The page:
Opinion: If a phone looks too good to be true, it probably is

Nokia 5.3 and Nokia 7.2

Let’s talk about phone prices and how components are chosen! I’ve seen this many times, and I’m sure you have to. A new Nokia phone is announced, and most of the comments are complaining about the lack of spec X or spec Y for the price range, and then many complaints about how the phone is too expensive. But is this really the case? Are Nokia phones too expensive and under specced? This is what I wanted to address in my latest video.

Why compromises are made

I thought of this topic after reading the recent interview of Juho Sarvikas by Telegraph India, where he talks about how Nokia mobile is more focused on giving users a balanced user experience, rather than trying to cram the highest specifications at every price point. I think he makes a very valid point. When you look at a device such as the Nokia 5.3, it has a very balanced spec sheet. Nothing stands out as a crazy feature that does not fit into its class, and this is totally intentional. When you break down its specs, you notice that it has an HD+ resolution display for example, when some competitors offer 1080p displays. But when you look closer, there are advantages and disadvantages of this choice, and it might not have anything to do with trying to cut costs. A 1080p display looks much better on paper, but it also means a higher strain on the CPU which also means that the battery life will be negatively affected. It also means a worse graphics fidelity experience, as the Snapdragon 665 might not be able to play graphic-intensive games at high settings if the display was 1080p. It also brings up a big question: Would you rather have a good 720p panel, or a bad 1080p panel if you had to choose?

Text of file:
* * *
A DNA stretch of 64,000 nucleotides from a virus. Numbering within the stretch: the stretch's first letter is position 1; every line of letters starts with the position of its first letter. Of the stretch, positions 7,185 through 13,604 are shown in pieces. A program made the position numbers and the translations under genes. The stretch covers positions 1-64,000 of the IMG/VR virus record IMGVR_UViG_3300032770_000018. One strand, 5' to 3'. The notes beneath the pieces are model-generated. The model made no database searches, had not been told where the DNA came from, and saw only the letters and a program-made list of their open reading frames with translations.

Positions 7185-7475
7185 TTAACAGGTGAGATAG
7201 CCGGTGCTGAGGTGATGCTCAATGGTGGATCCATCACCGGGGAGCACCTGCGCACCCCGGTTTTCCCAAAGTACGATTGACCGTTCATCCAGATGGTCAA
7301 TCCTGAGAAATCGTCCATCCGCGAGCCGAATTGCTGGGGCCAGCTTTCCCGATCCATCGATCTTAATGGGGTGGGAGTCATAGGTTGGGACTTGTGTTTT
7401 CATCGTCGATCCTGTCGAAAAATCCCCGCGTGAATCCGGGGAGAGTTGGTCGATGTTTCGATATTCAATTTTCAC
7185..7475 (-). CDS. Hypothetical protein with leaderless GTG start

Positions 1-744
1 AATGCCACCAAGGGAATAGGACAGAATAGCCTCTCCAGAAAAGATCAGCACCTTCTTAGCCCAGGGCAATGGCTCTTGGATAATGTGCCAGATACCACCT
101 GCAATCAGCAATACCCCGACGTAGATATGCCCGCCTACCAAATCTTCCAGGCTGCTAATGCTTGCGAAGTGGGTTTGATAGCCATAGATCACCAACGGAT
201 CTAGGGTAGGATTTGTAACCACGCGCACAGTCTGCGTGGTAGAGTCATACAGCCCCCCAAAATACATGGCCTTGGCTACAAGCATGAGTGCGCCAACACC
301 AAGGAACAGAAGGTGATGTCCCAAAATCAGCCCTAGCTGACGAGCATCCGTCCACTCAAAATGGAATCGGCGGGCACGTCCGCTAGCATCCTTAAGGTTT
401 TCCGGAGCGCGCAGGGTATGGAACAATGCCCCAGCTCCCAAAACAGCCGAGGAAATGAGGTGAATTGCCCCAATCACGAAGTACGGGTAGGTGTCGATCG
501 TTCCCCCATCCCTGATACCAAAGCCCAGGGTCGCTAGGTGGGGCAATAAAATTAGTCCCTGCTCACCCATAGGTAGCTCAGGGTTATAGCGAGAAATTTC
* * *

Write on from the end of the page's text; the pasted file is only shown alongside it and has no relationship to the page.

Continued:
How companies cut costs

So how can some companies offer better specs for the same price? They have certain advantages over Nokia when it comes to economies of scale, as they rely on a bigger volume per part to buy parts for cheaper. Some of them add bloatware or even built-in ads into their operating systems. Some decide to buy lower quality components, that might die quicker. Do you guys remember the Nexus 7? And some of them sell phones almost at cost or with tiny profit margins in order to grab as much market share as possible. But this is good for us as consumers, right? Not exactly. What happens when companies that do this take over the market, and kill their competitors? We end up with less competition, which also kills innovation. Or their competitors have to adapt and have to cut costs somehow in order to compete, so we might end up with much worse quality control, and much less investment in research and development as well. I’m not a fan of either of those things.

Don’t get me wrong, there are many cases of companies simply pricing some products completely over its segment. It happens to everyone. But when a phone offers so much for so little, I become very skeptical. Where did the cost savings come from?!

Why is it that big reputable brands that have huge economies of scale struggle in the midrange and budget segments of the market because they are deemed by the average consumer as “too expensive”?

The best solution of course for you not to fall into a headline trap is to do as much research as possible before picking up a phone. Ask existing owners, read online forums, and look for long term experiences. This will help you understand exactly what kind of things you can expect, which will help you make the right decision for you.

Always keep in mind that most “reviews” that pop up online when a phone is announced are very short term reviews.

Anyways, this is my insight on this topic. My thoughts are scattered but I hope I managed to bring it across in a clear way. What do you guys think about this topic? Would love to read your thoughts in the comments.